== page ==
Right wing politicians and commentators have always been able to appeal to the lowest instincts of human nature in a way that chimes with the aspirations of the many. Take, for example, the issue of the savage cuts in government spending; they are presented in the guise of a "family finances" argument. As a family "wouldn't you want to pay your debts and live within your means?" is an appealing argument.
There is, of course, a crucial difference between running a household budget and running the country's finances.
If you are lucky enough to be employed, and you discover that your expenditure exceeds your income or you are in debt, the right thing to do is for your family to economize, so that it lives within its means and pays its debts.
The income of a government, however, comes from the taxes we pay, and that depends on the economic activity in the country and the level of employment. In a recession economic activity is down, unemployment is up, and thus the tax intake goes down.
Austerity and cuts will depress economic activity even further and unemployment will increase, thus reducing government income. Moreover, the rise in unemployment has to be paid for by the government to ensure that people do not descend into the sort of poverty that currently exists in some developing countries. Austerity, therefore, hits the economy with a double whammy, low income for the government and greater expenditure.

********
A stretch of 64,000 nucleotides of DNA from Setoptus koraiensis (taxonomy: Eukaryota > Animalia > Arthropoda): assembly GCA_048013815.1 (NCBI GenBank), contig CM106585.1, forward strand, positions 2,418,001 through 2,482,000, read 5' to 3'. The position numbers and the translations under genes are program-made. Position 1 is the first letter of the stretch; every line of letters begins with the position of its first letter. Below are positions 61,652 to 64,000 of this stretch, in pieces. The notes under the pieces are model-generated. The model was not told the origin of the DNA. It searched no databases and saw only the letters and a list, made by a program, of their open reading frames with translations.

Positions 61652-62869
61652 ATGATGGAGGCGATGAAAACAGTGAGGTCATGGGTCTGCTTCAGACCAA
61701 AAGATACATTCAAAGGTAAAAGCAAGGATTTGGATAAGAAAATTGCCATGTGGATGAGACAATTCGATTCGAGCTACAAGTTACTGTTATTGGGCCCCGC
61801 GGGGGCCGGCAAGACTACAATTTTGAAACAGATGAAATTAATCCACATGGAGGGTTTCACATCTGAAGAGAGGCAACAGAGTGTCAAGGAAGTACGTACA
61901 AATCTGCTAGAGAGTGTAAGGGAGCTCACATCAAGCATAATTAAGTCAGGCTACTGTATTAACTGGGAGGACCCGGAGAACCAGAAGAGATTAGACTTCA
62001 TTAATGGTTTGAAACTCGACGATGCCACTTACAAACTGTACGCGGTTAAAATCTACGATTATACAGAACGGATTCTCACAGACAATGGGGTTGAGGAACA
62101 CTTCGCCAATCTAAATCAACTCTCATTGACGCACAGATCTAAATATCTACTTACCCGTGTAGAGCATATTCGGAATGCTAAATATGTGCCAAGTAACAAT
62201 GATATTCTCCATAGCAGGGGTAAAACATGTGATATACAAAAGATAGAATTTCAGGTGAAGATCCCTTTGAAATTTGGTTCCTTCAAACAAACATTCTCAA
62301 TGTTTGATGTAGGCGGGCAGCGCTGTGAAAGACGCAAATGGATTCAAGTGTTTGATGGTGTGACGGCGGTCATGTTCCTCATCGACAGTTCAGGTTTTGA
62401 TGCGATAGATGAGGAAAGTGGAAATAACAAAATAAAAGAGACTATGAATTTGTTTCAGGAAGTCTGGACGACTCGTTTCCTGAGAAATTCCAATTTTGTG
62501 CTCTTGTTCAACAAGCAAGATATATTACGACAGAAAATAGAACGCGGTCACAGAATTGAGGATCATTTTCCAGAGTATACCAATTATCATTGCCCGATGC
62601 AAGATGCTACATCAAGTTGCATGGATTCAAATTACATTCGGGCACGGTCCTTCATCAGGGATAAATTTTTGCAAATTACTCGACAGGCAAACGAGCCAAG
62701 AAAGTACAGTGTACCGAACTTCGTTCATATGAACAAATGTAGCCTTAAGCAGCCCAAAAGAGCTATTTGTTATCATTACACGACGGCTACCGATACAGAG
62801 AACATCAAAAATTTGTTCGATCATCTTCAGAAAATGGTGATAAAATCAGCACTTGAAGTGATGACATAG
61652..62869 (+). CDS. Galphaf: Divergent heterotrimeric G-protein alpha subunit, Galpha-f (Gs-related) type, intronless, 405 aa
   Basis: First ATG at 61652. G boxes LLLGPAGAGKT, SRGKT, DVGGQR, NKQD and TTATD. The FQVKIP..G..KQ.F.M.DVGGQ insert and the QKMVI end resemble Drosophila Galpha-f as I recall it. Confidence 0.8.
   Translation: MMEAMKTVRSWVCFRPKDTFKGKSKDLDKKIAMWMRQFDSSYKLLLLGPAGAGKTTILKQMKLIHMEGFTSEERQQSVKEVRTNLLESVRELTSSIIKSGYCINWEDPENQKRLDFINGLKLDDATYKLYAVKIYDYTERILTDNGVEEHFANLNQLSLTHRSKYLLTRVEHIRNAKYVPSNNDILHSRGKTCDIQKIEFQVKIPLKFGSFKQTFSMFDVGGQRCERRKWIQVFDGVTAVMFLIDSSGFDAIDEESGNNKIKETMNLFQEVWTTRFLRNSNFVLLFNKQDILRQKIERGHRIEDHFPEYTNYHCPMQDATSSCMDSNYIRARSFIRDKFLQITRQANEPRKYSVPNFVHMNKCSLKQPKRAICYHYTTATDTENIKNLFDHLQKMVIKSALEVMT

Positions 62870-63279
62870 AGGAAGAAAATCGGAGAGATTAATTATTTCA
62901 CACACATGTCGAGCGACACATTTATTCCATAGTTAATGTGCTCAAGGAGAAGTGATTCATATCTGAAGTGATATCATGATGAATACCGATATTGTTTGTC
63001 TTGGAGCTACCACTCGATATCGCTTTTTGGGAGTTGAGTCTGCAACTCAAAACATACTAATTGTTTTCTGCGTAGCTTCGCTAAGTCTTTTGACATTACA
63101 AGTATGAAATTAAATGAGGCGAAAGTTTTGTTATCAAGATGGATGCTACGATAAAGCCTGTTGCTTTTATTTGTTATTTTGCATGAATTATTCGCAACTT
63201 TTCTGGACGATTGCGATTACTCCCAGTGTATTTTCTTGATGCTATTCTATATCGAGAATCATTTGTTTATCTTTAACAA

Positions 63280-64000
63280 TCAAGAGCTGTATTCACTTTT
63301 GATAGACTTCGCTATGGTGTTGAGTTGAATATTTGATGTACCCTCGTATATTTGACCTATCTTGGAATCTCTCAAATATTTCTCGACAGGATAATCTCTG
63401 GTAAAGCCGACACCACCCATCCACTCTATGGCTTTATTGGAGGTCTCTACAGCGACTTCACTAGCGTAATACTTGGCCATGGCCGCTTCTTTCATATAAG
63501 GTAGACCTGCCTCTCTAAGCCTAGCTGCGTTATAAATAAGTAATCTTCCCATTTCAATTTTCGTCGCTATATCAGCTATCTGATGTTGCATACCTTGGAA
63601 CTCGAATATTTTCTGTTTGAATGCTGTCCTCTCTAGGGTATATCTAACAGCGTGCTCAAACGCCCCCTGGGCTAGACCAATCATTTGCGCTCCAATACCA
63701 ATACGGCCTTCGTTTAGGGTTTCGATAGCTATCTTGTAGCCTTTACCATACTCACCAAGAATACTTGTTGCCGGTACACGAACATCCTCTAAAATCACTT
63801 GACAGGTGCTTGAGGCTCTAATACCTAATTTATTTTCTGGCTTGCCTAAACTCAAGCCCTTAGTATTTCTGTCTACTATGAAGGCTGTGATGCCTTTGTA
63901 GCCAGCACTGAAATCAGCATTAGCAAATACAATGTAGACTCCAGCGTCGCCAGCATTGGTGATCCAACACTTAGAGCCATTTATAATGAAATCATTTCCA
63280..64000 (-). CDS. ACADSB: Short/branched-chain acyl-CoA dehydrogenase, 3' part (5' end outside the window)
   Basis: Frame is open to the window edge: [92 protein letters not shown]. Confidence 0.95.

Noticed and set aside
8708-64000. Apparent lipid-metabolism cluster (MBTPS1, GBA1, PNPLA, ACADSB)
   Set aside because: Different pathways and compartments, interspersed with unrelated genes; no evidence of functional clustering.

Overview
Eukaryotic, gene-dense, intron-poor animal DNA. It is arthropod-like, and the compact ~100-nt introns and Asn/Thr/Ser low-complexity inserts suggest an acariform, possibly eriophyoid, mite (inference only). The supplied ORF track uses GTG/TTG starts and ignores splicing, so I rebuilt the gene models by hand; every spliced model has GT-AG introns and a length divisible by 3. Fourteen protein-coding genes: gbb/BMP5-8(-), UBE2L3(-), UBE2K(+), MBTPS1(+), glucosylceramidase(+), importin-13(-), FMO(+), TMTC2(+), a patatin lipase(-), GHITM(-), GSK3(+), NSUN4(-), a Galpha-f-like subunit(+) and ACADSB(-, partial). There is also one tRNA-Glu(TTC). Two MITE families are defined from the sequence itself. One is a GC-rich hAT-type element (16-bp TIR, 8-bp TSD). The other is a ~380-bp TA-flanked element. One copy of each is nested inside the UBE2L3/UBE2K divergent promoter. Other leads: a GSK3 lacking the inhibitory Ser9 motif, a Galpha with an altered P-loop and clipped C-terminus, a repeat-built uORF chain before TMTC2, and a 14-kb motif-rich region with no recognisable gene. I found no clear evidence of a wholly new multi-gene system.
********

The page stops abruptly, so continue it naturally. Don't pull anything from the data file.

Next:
"The doctrines that are animating core economic policies [on] both sides of the Atlantic are in fact absolutely bonkers", so said Paul Krugman, the Nobel Prize-winning economist. "It is actually deeply destructive policy to pursue austerity in the midst of a depression". A collective madness seems to have gripped our politicians.
It is clear to anyone with an open mind, willing to be guided by reason, that severe cuts and austerity as a medicine to cure the patient are doing nothing of the sort; actually they are killing it. The evidence is all around us with the blighted lives of tens of millions, particularly the young, in the eurozone.
Of course, as pointed out by Paul Krugman, the eurozone has the additional problem of having "a single currency without a single government". Many of those governments, Greece, Ireland, Spain etc... are reluctantly being pushed into the economics of austerity and cuts by the German government.
It is galling that the UK government has embarked on this route voluntarily, as if this is some sort of a virility test to show that the "Brits" are more macho than the rest of Europe. Or could it be that the mantra of "shrinking the state" and "the market knows best" is trumping reason once again.
Running the economy of a country is not the same as running a household budget, Mr. Osborne. Look at the evidence; listen to the experts; perform another U-turn; change course and lay the foundation for a sustainable recovery, and with it improve the lives of millions.Suggest a correction